Does your home insurance policy include sufficient contents insurance? While it’s a standard component of most policies, many homeowners are actually underinsured considering the value of their personal belongings.
Personal Contents insurance covers the movable personal belongings inside the house. This includes things which are damaged by smoke or fire, including: furniture, clothing, electronics, and appliances; as well as the food that will spoil or suffer smoke contamination in the pantries, cupboards and fridge. It will also cover jewellery, art, and other valuables; and these higher-value items are often where people discover they are underinsured. Note that if you have a particularly high value jewellery or art collection, some insurance companies will ask you to disclose that value when you’re setting up coverage, and they will provide separate and additional coverage limits for those collections, leaving the “personal contents” portion of the coverage open for the remainder of your belongings.
Under most policies you will simply have a comprehensive limit to the payout you can receive for all of your lost personal property. This may be particularly difficult to navigate if you own collectibles, rarities, or fine art. The value of jewellery, gold coins, art, and other valuables can exceed the coverage in your main policy, so you may want look into additional coverage. Even if you simply have a lot of electronics, you should be checking your limits and comparing it to what it would actually cost to replace what you own.
Table of Contents
What Are Coverage Limits?
Every company and plan will have its own coverage limits. These limits are usually placed on specific types of item or even individual items. For example, you may have a total coverage limit of $50,000 for personal contents; but $10,000 of it may be set aside to specifically cover jewelry, watches, and other valuables. Alternatively, every piece could be insured up to a certain limit, for example, $2,000, so even if you had three pieces of jewelry worth $10,000, you would still only receive $6,000. It’s important to pay attention to the fine print when it comes to contents coverage.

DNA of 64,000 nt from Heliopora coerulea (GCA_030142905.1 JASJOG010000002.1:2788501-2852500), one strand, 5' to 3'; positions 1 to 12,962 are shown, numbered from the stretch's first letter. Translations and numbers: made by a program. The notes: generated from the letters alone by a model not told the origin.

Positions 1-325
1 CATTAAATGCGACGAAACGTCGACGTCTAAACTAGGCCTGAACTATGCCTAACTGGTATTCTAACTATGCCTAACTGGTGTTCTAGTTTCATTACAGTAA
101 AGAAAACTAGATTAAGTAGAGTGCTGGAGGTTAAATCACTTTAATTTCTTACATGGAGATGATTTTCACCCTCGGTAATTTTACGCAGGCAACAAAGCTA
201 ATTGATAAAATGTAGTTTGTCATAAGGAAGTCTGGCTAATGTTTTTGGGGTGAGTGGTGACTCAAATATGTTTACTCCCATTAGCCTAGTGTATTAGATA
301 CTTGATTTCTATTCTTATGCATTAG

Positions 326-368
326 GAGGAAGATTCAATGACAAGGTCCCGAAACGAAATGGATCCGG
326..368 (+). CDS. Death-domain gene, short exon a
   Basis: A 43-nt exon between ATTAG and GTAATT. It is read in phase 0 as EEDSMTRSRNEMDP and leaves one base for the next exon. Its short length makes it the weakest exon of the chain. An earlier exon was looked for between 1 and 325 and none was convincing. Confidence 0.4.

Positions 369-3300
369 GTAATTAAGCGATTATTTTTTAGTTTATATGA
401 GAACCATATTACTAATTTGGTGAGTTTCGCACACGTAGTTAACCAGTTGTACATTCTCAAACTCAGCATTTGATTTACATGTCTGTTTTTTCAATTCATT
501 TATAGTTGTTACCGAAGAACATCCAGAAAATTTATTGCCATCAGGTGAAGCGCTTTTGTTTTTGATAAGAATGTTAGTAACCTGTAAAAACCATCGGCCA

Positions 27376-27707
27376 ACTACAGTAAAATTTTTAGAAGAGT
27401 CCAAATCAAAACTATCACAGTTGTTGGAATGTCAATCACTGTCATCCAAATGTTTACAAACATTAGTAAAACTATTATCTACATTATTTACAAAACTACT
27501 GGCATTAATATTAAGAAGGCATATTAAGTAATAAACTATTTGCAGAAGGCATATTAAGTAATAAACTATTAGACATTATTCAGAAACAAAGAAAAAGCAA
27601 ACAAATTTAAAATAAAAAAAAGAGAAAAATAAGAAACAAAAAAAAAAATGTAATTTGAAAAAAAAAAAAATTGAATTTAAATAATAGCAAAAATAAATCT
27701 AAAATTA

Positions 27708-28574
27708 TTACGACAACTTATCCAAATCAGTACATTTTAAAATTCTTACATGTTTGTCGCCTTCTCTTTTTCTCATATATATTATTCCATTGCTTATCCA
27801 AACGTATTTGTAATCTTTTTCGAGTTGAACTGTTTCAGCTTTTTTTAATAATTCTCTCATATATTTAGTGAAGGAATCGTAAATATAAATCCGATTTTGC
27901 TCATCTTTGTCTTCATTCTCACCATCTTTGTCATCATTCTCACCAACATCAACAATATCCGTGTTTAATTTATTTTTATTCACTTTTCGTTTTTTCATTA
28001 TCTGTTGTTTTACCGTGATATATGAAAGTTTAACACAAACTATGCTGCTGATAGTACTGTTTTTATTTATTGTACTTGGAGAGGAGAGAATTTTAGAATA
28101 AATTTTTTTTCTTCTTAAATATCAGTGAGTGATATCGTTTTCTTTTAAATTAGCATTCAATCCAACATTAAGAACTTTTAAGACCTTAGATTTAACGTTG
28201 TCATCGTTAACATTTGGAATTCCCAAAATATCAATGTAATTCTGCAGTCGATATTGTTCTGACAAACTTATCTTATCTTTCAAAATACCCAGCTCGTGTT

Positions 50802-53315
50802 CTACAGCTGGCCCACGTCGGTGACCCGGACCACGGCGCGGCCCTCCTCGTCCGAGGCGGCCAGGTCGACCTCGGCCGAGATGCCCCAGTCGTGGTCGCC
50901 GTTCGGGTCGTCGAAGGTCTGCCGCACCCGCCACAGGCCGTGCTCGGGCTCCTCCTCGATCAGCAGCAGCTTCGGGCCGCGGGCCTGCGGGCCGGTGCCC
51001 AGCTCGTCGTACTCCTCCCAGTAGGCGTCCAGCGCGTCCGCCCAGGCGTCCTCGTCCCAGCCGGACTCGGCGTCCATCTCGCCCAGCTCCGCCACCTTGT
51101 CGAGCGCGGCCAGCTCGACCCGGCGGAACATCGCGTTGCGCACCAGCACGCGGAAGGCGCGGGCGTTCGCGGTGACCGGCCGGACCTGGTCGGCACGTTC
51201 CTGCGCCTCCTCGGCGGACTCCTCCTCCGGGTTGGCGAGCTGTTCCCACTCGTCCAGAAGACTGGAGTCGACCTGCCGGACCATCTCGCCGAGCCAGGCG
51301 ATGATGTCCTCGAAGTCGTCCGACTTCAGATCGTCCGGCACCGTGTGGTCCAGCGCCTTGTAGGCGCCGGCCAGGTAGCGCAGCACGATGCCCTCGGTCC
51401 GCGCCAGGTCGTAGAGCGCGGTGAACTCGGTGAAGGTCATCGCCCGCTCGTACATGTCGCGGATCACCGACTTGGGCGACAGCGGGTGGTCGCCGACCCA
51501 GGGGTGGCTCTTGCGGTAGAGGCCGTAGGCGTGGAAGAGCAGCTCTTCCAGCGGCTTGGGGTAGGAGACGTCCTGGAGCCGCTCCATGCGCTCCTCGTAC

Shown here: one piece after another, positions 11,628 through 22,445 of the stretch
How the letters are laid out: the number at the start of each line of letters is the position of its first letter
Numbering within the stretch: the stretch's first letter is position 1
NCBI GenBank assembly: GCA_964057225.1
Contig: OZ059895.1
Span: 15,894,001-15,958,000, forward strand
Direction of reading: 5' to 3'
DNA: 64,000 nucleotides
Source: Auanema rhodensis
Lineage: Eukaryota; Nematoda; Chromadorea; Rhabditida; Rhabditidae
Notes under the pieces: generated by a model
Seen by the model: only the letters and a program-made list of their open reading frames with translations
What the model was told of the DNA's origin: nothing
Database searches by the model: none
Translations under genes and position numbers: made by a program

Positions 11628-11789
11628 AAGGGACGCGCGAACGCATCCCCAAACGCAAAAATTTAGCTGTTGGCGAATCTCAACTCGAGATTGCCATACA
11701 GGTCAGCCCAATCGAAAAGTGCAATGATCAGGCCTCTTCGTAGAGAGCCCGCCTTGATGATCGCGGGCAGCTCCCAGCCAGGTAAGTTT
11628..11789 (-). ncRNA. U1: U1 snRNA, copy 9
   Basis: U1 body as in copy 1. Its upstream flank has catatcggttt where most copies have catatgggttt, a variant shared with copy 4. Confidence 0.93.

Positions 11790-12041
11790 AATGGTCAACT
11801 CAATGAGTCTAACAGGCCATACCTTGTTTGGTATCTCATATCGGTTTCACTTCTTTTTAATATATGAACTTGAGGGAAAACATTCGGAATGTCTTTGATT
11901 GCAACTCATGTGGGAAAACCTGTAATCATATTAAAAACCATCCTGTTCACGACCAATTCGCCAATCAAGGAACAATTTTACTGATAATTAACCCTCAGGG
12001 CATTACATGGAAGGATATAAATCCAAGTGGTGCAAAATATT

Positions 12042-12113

Should Renters & Condo Owners Get Coverage?
It’s tempting to think that you can go without coverage if you’re not responsible for the building itself. However, tenant’s insurance is cheap, especially compared to the cost of replacing all of your things out-of-pocket. Think about what you would do if you had to replace your laptop, your TV, and all of your clothes right now. Could you afford it? By comparison, tenant’s insurance can cost less than $200 a year.
When it comes to a condo, the board will likely handle insurance coverage for the physical damage to the building itself; but you still need to make sure your own belongings are covered in case something happens. If you own or rent a condo, make sure you get adequate coverage for your belongings.
Making a Contents Insurance Claim
Should a fire occur in your home, you will have to open an insurance claim. There will be several elements to your insurance claim overall: Structure, Additional Living Expenses, and Contents. Narrowing in on your personal belongings, the process of filing the claim and listing your lost and damaged goods can feel daunting, complicated, and impersonal.
There are some good reasons to get a defender for your fire insurance claim, such as getting an experienced professional’s help dealing with the demands of the process during an emotionally difficult time. They can help you:
- Create a comprehensive list of lost belongings
- Submit a provisional list to begin the reimbursement process without finalizing your claim prematurely
- Explain what your contents coverage means and how much compensation you can receive
- Negotiate with the insurance company if there is a dispute about your claim